Can I Guarantee a Process Will Run at a Certain Time?

By Chris Malek | Wed, Sep 12, 2012

I had a client ask me recently about an Application Engine process they scheduled to run at 9 PM but it did not run until much later. The process needed to run at 9 PM to extract some data to a file and then another external process was going to pull the file from a certain directory around 9:30 PM. They were having some issues and the process was not running at 9 PM. This is a common confusion with the process scheduler run times. This post will clarify the PeopleSoft process scheduler Run Date and Run Time.

When you schedule a process in the PeopleSoft Process Scheduler you have the option of setting a recurrence or you can also set date and time when you want the process to run.

The important thing to note about the “Run Date” and “Run Time” field is they are actually a recommended time to run. There is no guarantee that your processes will actually start at this time. Why is this?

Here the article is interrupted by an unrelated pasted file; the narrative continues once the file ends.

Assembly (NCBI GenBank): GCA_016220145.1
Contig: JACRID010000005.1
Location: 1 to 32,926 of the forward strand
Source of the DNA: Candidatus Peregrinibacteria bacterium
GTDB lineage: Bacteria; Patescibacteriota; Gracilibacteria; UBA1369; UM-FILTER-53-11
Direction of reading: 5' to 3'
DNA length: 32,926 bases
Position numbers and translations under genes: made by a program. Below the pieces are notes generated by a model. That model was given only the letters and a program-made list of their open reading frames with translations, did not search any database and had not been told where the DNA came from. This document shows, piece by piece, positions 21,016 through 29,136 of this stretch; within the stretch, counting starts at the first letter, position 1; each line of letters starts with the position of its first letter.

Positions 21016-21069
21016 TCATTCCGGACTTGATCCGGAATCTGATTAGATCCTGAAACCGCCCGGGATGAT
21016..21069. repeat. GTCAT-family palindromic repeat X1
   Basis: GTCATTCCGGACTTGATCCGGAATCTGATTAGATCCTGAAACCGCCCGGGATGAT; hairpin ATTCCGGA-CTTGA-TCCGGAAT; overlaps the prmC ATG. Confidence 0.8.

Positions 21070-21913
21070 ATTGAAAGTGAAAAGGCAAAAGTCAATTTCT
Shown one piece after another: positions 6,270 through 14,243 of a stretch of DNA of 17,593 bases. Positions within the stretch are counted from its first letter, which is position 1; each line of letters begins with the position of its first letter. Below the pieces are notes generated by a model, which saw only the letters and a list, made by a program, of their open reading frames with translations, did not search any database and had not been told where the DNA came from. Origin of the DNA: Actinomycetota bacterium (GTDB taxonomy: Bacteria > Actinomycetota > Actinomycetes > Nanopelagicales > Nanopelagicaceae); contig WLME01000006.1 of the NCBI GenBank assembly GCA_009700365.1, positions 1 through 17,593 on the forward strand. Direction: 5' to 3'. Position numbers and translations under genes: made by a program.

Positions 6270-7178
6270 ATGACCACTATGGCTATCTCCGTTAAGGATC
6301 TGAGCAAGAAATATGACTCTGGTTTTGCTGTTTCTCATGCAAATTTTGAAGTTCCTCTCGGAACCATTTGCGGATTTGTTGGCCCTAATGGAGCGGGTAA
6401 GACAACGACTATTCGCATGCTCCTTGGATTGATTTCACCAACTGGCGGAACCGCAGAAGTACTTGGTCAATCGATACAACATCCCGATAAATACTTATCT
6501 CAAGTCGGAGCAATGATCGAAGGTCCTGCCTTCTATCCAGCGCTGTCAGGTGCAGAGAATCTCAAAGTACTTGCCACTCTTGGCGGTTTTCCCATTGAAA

When you define a PeopleSoft Process scheduler server, there is some setup where you can define the number of concurrent processes to run.

In the screen-shot above, you can see that this process scheduler is setup to only run 3 concurrent application engine processes at a time. If three application engines (or whatever max you have set) are processing, all other application engines will stay queued until a slot opens up. In the evenings, it is common to have hundreds of processes that are scheduled to run. If you want a process to run at 9 PM, then there is no real guarantee that it will run at 9 PM. If another user started 3 different application engines at 8:45 PM and those processes take hours to run, then it will hold up all other application engine jobs including the one you want to run at 9 PM.

Can I get a guaranteed run time? Not really but here are some options.

  • You can setup processes that need to run in a certain time with a “high” priority on the process definition.
    • This does not guarantee a run time but if two jobs are both scheduled to start at 9PM and only one slot is available the one with the highest priority should start first.
  • You can setup separate process scheduler for time sensitive processes like this and only schedule time senstive processes on it.
    • This allows you to not have interference when regular user reports and processes that are run on an ad-hoc basis.

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